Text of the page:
Know Your Adult Learners
by Mark Sivy
The writing of this post was prompted by the all too common contrary treatment of adult learners in academic and corporate settings. Learning for adults is often treated as an extension of traditional public education, which itself is in desperate need of updating. As an adult, the motivations, challenges, psychology, and mechanics of learning are significantly different from those that exist for K-12 and undergraduate programs. These differences need to be recognized, acknowledged, and integrated into instructional practice.
Even though no single theorist’s approach comprehensively applies to all adults, one of the most well-known of contemporary adult learning theorists is Malcolm Knowles. His assumptions align with previous work of noted individuals such as Jean Piaget and Dusan Savicevic and concurrent work by experts such as Kathryn Cross and Jack Mezirow.
Adult Learner Characteristics
So for a start, the first six items that I present are based upon Malcolm Knowles’ (1984) assumptions of adult learning characteristics. I then follow up with some of my own, which I highly doubt are original, yet they are important to consider.
- Adults have transitioned from being dependent learners to being self-directed. This translates into the abilities to: a) have control over their learning process, b) develop peer-level rapport with instructors and trainers, c) learn in a manner that is conducive to their individual style, d) to select projects or tasks that reflect their desires, and e) avoid highly structured learning.
- Closely related to the previous assumption is that adults motivated to learn voluntarily, or at least learning material in a manner that generates a sense of intrinsic benefit such as to boost self-esteem or address a curiosity.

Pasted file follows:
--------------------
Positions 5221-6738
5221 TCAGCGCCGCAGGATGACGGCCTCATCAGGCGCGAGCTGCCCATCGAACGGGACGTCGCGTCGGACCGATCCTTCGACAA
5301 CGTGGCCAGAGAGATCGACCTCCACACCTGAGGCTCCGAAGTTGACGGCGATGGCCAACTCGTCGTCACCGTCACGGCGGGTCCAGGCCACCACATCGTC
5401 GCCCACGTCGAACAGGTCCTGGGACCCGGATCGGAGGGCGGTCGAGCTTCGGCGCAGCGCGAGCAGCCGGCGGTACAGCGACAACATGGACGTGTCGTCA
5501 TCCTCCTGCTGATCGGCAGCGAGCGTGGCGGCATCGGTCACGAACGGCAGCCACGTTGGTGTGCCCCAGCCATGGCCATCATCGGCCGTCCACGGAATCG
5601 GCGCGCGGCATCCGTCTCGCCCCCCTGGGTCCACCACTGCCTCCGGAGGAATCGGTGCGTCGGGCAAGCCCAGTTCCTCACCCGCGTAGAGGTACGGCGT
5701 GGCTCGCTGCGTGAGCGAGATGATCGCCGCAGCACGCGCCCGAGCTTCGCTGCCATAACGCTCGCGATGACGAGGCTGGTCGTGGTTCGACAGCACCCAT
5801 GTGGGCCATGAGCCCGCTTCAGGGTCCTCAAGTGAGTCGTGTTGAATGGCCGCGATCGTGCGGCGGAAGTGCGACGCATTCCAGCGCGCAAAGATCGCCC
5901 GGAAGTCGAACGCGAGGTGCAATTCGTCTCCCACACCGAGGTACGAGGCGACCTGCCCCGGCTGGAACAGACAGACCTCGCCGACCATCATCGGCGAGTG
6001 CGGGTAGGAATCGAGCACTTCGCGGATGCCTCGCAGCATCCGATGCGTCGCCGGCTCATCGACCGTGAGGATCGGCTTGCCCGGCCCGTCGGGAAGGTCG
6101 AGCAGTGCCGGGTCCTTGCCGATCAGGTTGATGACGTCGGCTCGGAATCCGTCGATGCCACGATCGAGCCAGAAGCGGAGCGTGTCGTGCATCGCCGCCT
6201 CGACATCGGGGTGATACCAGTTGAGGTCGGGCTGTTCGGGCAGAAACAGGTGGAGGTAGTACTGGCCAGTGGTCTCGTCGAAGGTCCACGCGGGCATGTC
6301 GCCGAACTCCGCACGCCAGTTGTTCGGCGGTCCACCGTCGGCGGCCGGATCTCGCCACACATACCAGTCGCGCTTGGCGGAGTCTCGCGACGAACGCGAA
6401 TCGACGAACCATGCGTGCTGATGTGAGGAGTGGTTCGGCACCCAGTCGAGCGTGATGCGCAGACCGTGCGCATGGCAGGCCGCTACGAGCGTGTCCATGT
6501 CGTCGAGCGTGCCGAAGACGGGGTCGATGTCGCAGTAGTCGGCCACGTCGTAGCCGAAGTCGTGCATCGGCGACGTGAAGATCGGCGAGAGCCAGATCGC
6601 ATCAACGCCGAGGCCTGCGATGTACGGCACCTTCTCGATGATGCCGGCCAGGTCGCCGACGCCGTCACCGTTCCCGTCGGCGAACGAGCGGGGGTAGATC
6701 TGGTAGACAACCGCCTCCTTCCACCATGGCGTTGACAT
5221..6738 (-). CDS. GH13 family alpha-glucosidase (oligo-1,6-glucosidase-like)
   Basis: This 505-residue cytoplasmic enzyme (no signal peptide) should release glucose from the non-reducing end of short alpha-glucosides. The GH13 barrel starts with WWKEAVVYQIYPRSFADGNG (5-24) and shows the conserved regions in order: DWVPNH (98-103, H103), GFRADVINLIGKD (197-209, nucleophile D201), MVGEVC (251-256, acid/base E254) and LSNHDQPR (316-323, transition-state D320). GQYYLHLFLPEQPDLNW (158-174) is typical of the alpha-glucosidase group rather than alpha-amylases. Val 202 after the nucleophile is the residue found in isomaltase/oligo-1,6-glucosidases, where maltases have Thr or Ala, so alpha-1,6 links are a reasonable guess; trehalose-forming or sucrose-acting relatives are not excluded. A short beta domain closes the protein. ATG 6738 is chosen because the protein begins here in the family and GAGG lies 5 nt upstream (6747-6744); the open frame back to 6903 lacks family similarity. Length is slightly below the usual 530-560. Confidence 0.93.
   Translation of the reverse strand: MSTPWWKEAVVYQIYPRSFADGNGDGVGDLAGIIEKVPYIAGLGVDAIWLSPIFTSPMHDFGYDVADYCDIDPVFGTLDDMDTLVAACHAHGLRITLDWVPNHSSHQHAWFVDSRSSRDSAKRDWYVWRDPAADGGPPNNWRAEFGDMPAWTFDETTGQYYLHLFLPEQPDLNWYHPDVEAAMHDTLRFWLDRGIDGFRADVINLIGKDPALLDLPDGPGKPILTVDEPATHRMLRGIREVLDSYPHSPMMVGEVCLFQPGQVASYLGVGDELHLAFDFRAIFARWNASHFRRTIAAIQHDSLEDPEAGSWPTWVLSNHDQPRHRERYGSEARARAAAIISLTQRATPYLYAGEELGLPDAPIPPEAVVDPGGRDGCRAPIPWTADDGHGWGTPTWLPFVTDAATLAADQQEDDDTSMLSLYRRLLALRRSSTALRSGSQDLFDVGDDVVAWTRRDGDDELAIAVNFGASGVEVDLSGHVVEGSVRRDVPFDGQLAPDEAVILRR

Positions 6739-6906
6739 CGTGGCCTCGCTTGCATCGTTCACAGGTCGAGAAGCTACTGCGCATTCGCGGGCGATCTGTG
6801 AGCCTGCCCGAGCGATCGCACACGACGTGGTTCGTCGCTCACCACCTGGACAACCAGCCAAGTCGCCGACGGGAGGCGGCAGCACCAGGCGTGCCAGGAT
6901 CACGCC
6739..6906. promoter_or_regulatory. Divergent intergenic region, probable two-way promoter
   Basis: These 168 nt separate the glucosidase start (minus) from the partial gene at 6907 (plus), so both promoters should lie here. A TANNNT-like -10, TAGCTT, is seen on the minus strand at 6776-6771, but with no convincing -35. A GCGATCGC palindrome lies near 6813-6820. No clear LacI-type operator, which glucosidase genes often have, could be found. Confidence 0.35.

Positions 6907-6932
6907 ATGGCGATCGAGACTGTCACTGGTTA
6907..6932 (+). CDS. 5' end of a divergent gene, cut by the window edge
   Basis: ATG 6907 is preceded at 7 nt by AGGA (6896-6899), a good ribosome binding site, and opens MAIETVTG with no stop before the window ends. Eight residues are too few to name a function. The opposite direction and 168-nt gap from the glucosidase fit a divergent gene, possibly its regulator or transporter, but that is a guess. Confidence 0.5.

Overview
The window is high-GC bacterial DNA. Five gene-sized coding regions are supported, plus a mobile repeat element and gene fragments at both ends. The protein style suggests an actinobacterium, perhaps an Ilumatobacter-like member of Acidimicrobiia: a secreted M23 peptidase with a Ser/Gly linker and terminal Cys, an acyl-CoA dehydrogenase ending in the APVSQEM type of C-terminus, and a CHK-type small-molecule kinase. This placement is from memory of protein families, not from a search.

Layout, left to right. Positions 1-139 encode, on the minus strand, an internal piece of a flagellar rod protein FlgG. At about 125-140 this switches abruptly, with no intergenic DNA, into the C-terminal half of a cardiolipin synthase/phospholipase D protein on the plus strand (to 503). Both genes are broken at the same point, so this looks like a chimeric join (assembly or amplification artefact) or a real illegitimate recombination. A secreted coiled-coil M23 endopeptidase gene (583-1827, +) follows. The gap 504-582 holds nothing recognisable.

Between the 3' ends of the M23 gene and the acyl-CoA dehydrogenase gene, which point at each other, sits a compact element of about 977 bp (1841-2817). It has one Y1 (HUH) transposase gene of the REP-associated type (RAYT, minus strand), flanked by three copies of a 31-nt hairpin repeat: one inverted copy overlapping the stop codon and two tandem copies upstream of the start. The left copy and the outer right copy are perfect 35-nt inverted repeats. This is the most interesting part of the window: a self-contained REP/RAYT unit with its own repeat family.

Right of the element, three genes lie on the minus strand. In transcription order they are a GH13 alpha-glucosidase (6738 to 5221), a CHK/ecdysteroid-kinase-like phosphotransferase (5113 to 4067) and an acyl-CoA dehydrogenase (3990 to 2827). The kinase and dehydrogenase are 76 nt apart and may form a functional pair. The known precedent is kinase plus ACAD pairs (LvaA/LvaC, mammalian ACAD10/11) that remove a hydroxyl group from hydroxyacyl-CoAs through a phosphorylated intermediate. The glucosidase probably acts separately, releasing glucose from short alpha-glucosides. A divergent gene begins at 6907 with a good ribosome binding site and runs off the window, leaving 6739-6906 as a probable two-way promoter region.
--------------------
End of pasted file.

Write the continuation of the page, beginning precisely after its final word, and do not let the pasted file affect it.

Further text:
- Adults want to draw on or connect to their past experiences to help them in learning new content or skills. This stresses the importance of hosting learner groups that are comprised of individuals with similar experiences or interests.
- Adults are pragmatic and goal-oriented, wanting learning outcomes that are immediately applicable.
- Adults need to see the relevance and benefit of current learning to their life and future, work or personal.
- Learning needs to be problem-based and task-oriented instead of focused on the memorization of facts or processes.
- Adult’s lives are complex with multiple roles and busy schedules, thus learning needs to be more flexible in terms of time, place, and pacing.
- The ability to learn slows with age, yet learning becomes deeper and more meaningful due to its integration with a learner’s pre-existing knowledge and experience.
- Many adult learners who approach a new learning experience have anxieties, either due to negative learning experiences at earlier ages or because they sense they may not be equipped to learn as an adult.
- As a whole, adult learners are much more diverse, consequently requiring a greater personalization of the learning experience.
- Learning through the use of technology and at-a-distance communication can be new for many adults, thus causing a sense of disconnection with the learning process and a perceived inability to address previously mentioned adult learner needs.
- After a learning event, adults benefit from coaching, follow-up discussions, on-demand support, and informal communities of practice.
The topic of integrating these characteristics of adult learners into instructional design will be the topic of a follow-up blog post….
Reflection Point – “Learning isn’t an assembly line process like that implemented by Henry Ford” ~Mark Sivy
Knowles, M. (1984). Andragogy in Action. San Francisco: Jossey-Bass.